COLUMN: Rebels better hope they’ve learned a lesson
Anybody who thought Ole Miss was going to treat Vanderbilt like Tennessee-Martin and Fresno State wasn’t being realistic.
No, Vanderbilt isn’t all that good, but those players that took the field for the home team inside Vaught-Hemingway Stadium on Saturday night? They’re human.
It took every bit of physical and mental strength to pull out the kind of win seven days earlier that’s rarely witnessed around these parts. Going from the high of knocking off perennial power Alabama to what I’m sure players heard all week from people outside the football complex was supposed to be a snoozer against what will likely end up being one of the league’s bottom feeders again is the ultimate recipe for a letdown.
But I don’t know if anybody expected that. And by that, I mean Ole Miss 27, Vanderbilt 16 in a game that was tighter than even the final scored would indicate.
Vanderbilt’s problem under second-year coach Derek Mason has been offense, but quarterback Johnny McCrary took advantage of some soft coverage at times and the absence of nickel corner Tony Conner, dinking and dunking the Rebels with 23 completions for 194 yards and converting third down after third down — at least early — to keep Ole Miss’ defense on the field for 85 plays a week after it defended 101 snaps against the Tide.
The Rebels’ offense looked like, well, Vanderbilt at times, though the Commodores are no slouch on the defensive side of the ball. Vanderbilt brought the SEC’s third-best defense when it comes to giving up yards to Oxford and drifted back in a cover-2 shell for most of the night, daring Ole Miss to beat it on the ground.
The offensive line looked a step slow and borderline disinterested at times, rarely opening up holes as Ole Miss averaged just 3.5 yards on its 42 carries. And when Ole Miss tried to throw, Chad Kelly, who had just one interception entering the night that wasn’t his fault, turned into Bo Wallace at times and let it fly regardless of the look. Both of his picks were into double coverage.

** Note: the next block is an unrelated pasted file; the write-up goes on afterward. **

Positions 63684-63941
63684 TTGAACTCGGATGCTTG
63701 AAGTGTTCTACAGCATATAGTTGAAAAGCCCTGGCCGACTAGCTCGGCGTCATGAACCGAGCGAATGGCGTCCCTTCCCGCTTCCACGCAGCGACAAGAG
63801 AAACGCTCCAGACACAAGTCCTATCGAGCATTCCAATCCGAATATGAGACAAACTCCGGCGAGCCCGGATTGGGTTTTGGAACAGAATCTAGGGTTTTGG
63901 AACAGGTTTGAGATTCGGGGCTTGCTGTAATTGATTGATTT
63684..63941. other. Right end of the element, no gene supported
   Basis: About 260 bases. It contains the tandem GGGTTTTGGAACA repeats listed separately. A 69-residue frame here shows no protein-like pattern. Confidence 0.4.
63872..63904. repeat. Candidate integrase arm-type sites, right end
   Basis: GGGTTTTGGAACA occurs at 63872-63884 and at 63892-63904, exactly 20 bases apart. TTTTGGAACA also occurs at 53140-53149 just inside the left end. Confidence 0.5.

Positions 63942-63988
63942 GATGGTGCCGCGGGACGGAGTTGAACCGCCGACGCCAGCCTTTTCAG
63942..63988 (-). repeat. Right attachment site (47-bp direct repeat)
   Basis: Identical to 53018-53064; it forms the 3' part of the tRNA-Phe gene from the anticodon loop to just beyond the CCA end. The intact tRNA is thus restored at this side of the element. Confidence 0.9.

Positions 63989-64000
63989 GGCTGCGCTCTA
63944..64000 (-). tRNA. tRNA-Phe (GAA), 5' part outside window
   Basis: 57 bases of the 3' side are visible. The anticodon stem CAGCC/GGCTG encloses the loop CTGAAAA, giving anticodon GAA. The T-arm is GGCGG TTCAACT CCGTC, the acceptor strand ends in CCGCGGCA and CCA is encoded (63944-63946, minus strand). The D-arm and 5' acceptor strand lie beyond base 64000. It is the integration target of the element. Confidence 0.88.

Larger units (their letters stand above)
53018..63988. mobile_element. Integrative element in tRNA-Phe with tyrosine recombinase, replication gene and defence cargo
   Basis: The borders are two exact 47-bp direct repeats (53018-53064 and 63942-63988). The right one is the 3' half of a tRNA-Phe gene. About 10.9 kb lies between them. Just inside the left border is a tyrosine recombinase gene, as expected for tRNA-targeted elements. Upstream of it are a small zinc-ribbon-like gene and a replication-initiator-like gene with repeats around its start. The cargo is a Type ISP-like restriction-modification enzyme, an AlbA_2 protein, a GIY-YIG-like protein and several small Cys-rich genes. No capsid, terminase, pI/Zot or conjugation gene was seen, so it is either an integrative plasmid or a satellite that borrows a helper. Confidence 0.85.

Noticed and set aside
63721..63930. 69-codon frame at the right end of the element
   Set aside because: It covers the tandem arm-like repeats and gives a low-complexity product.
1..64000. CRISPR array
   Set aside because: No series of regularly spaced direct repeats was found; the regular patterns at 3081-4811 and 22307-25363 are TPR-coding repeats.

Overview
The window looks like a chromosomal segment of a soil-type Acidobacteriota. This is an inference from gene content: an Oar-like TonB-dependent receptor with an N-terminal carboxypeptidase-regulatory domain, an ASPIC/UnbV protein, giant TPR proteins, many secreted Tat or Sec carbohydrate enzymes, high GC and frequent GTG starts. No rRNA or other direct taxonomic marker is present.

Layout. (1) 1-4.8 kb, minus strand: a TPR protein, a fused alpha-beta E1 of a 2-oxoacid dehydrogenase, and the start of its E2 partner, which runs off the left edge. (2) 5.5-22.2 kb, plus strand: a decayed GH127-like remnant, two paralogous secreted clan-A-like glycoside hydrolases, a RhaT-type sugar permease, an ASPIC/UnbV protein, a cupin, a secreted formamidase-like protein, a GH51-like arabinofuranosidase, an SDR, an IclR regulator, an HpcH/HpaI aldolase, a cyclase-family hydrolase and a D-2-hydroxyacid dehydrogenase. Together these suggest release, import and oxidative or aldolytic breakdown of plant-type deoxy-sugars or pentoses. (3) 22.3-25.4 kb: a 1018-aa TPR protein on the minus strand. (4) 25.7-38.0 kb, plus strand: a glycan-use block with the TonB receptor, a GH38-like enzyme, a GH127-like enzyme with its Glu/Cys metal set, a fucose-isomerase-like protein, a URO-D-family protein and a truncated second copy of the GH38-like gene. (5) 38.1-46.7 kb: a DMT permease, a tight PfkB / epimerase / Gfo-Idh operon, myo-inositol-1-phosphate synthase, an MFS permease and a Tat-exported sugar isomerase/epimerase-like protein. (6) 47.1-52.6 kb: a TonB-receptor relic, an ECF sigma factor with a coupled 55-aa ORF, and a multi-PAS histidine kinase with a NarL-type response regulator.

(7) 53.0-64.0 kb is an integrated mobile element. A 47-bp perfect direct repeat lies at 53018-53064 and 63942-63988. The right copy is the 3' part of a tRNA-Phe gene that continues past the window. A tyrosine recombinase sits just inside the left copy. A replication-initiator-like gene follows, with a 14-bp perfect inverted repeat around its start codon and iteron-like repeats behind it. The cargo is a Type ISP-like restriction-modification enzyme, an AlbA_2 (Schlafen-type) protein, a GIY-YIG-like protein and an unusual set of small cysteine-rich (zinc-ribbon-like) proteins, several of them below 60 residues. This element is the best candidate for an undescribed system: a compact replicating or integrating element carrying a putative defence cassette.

“Just really, really bad reads,” Ole Miss coach Hugh Freeze said afterward.
Adding to the Rebels’ sloppiness were a season-high 11 penalties, just five less than they had committed all season. It all required one question afterward: Were the Rebels ready to play after a week full of euphoria?
“I just know that if that’s the case, we’re going to have a long year because this is week-to-week,” Freeze said when asked if there was hangover effect from Alabama. “We don’t have an open date until after 10 games I guess, so we’re in for a grind. We’ve got to prepare better even if those games do take a lot out of you.”
As Freeze also noted, the Commodores deserve some credit for Ole Miss’ issues, but it was obvious the Rebels weren’t fully engaged against a team that’s now 1-3 and will likely finish at or near the bottom of the Eastern Division standings even if the Commodores are slightly better than last year’s 3-9 disaster.
Freeze just better hope his players and staff have learned the biggest lesson of all in this conference after Vandy nearly dealt Ole Miss a disaster of its own, and that’s that anybody here can beat any team that’s not ready to play. Because to Freeze’s point, the Rebels’ gauntlet continues this week with a trip to Florida and includes an all-of-a-sudden juicy matchup with Memphis, Texas A&M, Auburn and Arkansas before their lone bye comes Nov. 14 to recuperate for games against LSU and Mississippi State.
“We’ll get better,” Kelly said. “A win is a win, and the SEC is definitely nothing to play with. Every game is going to be tough, so we’ve got to get ready.”
The Rebels better be. Because playing like they did Saturday will quickly take Ole Miss from the penthouse to the outhouse in this league.
Davis Potter is the sports editor at the EAGLE. You can contact him at email@example.com. Follow him on Twitter at @DPotterOE.
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